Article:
Paleontologists find giant dinosaur bone in southwestern France

10 10 WINS 24 Hour News

00:21 sec | 1 year ago

Paleontologists find giant dinosaur bone in southwestern France

"Scientists in southwestern France of made a Jurassic Park like discovery they have uncovered a giant dinosaur thigh bone measuring six point is six feet long experts say the bone likely belong to a sauropod of plant eating dinosaur with a long neck and tail that were common in the late Jurassic era more than a hundred forty million years

France Jurassic Park Hundred Forty Million Years Six Feet
T-Rex at the Smithsonian

Correspondents Report

05:55 min | 1 year ago

T-Rex at the Smithsonian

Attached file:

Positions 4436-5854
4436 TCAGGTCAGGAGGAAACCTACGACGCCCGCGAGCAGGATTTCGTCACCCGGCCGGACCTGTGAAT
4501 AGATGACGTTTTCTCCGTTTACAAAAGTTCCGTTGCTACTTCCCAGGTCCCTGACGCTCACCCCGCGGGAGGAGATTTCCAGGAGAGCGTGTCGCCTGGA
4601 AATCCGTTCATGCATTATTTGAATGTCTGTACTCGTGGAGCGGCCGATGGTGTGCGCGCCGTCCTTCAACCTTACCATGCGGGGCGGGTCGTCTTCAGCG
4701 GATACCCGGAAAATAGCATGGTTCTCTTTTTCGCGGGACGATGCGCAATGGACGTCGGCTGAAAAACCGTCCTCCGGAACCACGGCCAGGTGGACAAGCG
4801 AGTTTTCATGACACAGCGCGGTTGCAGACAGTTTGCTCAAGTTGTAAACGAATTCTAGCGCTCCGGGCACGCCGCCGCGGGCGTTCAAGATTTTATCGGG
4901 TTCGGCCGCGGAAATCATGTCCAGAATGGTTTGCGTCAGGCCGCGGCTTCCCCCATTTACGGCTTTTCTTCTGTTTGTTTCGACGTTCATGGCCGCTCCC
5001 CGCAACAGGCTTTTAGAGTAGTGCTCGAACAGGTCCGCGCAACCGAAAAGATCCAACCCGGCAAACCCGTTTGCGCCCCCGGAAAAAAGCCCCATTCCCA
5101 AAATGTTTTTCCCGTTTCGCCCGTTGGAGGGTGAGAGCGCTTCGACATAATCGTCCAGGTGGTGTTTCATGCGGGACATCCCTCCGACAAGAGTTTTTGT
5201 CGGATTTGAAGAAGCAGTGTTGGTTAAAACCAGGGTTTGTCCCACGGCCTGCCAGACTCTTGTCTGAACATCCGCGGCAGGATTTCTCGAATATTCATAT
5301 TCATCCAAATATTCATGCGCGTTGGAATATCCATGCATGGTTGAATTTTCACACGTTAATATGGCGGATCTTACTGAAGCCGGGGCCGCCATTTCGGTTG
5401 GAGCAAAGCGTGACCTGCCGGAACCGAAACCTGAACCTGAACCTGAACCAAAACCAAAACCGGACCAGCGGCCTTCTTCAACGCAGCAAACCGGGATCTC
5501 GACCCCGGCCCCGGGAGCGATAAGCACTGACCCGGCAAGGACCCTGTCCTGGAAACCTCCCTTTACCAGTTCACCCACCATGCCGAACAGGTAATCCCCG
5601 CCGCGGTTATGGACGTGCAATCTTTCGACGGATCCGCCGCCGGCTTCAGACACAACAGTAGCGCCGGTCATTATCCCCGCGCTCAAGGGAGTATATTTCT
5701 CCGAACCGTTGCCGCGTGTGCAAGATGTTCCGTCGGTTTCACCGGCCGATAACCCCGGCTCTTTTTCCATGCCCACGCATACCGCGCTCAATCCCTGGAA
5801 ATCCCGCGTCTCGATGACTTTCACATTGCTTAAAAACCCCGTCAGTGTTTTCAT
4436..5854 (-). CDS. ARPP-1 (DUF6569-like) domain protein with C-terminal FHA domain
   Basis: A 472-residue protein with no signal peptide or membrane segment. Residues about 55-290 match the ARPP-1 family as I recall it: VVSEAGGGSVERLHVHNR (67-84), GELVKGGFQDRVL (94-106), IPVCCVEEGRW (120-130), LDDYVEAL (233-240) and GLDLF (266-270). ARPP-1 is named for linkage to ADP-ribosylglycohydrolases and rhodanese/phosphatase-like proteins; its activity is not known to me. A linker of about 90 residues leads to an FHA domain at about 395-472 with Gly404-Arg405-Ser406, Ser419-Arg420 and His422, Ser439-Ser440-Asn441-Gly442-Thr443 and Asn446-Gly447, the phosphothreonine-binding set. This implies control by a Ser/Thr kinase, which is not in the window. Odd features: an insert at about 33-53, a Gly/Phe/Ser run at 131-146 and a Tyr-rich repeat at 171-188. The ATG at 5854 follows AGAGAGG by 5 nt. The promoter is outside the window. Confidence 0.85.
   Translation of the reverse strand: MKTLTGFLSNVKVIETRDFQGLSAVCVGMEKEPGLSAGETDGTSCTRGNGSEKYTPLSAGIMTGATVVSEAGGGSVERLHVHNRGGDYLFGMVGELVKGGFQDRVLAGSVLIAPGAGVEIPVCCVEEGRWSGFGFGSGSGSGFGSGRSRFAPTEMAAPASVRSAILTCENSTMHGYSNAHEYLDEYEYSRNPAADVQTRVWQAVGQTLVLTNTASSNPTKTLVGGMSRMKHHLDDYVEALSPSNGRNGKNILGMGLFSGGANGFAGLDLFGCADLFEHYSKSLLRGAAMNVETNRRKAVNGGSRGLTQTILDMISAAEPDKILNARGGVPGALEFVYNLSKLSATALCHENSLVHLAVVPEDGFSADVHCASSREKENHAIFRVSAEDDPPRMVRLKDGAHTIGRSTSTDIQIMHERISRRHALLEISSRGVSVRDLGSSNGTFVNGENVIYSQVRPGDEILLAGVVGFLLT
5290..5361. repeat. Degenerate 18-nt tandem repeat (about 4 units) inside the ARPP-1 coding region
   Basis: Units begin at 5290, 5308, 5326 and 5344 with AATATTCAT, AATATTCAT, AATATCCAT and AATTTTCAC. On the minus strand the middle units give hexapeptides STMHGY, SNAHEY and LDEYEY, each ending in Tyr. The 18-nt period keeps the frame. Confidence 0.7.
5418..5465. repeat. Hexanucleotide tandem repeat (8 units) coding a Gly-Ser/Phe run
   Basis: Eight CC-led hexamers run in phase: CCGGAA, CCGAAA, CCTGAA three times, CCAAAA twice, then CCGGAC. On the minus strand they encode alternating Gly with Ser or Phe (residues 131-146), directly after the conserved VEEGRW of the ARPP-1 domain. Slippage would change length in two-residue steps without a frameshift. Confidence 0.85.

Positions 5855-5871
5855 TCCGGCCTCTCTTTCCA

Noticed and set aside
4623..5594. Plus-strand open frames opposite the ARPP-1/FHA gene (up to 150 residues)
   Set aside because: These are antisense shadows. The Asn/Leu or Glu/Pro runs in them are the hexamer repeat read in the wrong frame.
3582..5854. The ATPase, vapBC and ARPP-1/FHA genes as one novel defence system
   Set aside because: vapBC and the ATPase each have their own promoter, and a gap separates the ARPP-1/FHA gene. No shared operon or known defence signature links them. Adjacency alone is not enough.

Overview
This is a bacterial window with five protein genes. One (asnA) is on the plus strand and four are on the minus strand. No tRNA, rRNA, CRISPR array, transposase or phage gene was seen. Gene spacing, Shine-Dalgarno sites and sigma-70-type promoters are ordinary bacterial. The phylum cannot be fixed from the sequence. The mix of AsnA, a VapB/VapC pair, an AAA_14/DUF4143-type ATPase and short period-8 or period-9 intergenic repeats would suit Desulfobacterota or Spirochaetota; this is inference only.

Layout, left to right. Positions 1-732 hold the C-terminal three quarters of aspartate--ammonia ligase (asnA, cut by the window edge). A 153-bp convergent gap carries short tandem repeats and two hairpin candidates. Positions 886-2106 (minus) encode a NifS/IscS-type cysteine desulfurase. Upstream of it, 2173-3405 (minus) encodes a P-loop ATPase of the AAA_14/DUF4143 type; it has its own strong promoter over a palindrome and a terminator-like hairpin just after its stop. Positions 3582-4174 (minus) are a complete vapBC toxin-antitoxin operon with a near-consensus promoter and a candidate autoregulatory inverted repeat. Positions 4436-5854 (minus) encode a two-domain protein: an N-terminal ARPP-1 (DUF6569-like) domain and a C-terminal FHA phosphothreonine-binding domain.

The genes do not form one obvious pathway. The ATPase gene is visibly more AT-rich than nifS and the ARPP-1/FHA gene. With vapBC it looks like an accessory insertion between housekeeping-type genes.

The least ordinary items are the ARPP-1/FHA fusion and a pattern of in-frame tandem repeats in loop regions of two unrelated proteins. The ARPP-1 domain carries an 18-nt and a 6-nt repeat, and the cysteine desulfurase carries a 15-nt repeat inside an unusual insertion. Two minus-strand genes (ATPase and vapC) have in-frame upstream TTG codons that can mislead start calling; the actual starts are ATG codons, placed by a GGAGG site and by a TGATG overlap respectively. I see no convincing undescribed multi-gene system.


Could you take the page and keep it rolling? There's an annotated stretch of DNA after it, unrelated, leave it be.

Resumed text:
"Now for decades, one of the world's great museums has felt just a little inadequate, the Smithsonian in Washington DC didn't have in its collection. A tyrannosaurus Rex the most famous dinosaur all known literally as the tyrant lizard, king. Well, now it has after quite a journey his North America. Correspondent James Glen die. In the newly renovated Donoso hole at the Smithsonian national museum of natural history on Washington DC's famous mall. One sixty six million year old spaceman reigns. Supreme t Rick skeleton is dramatically poised to take the head of a hapless triceratops. This particular animal is found in nineteen eighty eight and it was found by Montana rancher was on a picnic with her family, and she saw just a little bit of the editor arm-bone sticking out. It was a bone of the T Rex that never been found before. That's cooked Johnson, the museum's director and chatting Knicks to the skeletons teeth H, one is about the size of a banana. Can you be a full blown top of the line American natural history museum without a T Rex? Well, that is something I think is not possible. When I joined this museum as director, we didn't have it to your accent. I wasn't the first person to the point that out, but it was something that I didn't want to open this exhibit that having to your ex here because this is the national museum. Mm, t Rex was first discovered early last century. It was once native to North America and vindicates now, the Smithsonian has been desperate to get its hands on one there's two ways to get a T Rex can buy one or you can find one. That's the bottom line, which I did the museum. Well, we spent a fair amount of money looking for one because actually cheaper to find them into by them. Find them into game out. It's not it's not inexpensive. But it'd be better to find your own. And we looked and looked looked, and we found pieces and parts. But when you looking for something as rare as a complete T Rex chances, you actually will find a relatively small, but buying one of the city, also substantially complete T, Rex's is complicated to sue a beautifully preserved lodge. Reynoso is still known by museum staff is the one that got away at an auction that exceeded all expectations in New York in nineteen Ninety-seven bidding started at half a million US dollars. The hammer dropped at seven point six million with commission on top Chicago's field. Museum was the. Lineup and his house, sue since but many paleontologists believe they have been the losers. Is it all Sam kneels felt that'll drastic pox fault? What happened that generally was because if you think about the discovery of shoe happened before Jurassic perk and the sale of sue happened after Jurassic Park, and that was an amazingly, beautiful fossil the skull was in one piece, and it was an exquisite thing when it went to auction. There were many many museums had dreams. What's your personal views about benefit these things to be found on public lands? They along to the nation. Well, United States is the only nation in the world that has dinosaurs, and where it is legal to sell dinosaurs. He other big Dennis are producing nations. And there's like six or seven of them own the dinosaurs the nations in the United States on private land. If there's a dinosaur to private land owner owns Dennis with the increase in the value of dinosaurs. Launched by the su- sale act. Actually has made it more difficult for professional intelligence museums to access private lands because dinosaurs are now money. They didn't used to be money. So this sunny changed tack slightly, and found a third way of getting a T Rex by working with another arm of the federal government, which already funds, most of the museum's costs and the land on, which this dinosaur was found is US army corps of engineers, because it's a reservoir managed by the army corps of the people do all the engineering and they had to Rex's from their property. Both of them were out there with the Rockies Montana. So we didn't want to take Montana's only directs the once they had to both the museum of the Rockies and the US army corps of engineers green benefit to promoting Montana, and the army corps of engineers in Washington DC, the specimen has now been dumped. The nation's t Rex Matthew Khurana is the museum's curator of Donna, Soria. It's important to us. I think that we call it the nation's T-rex because we really. We want people to feel like its they're controversial because there are the big ones, you know what, what what's going to think about that? One of the other new you can play t Rex's around. You know, our T Rex is not a T Rex of sutra Nakata's. It is. But, but our T Rex is not a T Rex of superlatives. It's not the oldest or the biggest or the youngest or the longest, but it has unique position of being everybody's T-rex thanks to the museum's -cation and the number of American tourists, we make a pilgrimage to Washington DC cook, Johnson believes the specimen could ultimately become the most visited horrendous Soros Rick's in the world. I've had T-rex described as a gateway drug. Can you explain that for kids? I actually think I coined that phrase. I think I did of kids really caught on. It's it really the ideas that kids love dinosaurs at a very early age. It gets them excited to go to Zia. Gms gets the meeting, scientists it gets them thinking about how fossils are found right now. We're hiring. The next generation of scientists, and many of the paleontologist, tell me look, I it was drastic parked to did it for me when I was a kid. So I'm seeing that generation come through now and there are a lot of them and every year we're finding something like fifty or sixty new species of dinosaurs, unknown to science, I opened a dentist or exhibit nineteen ninety-five and since then the number of known dinosaurs globally has more than doubled. So there's still lots of amazing stuff out there. Get out in the backyard and get digging. That was our North America. Correspondent James Glenda reporting.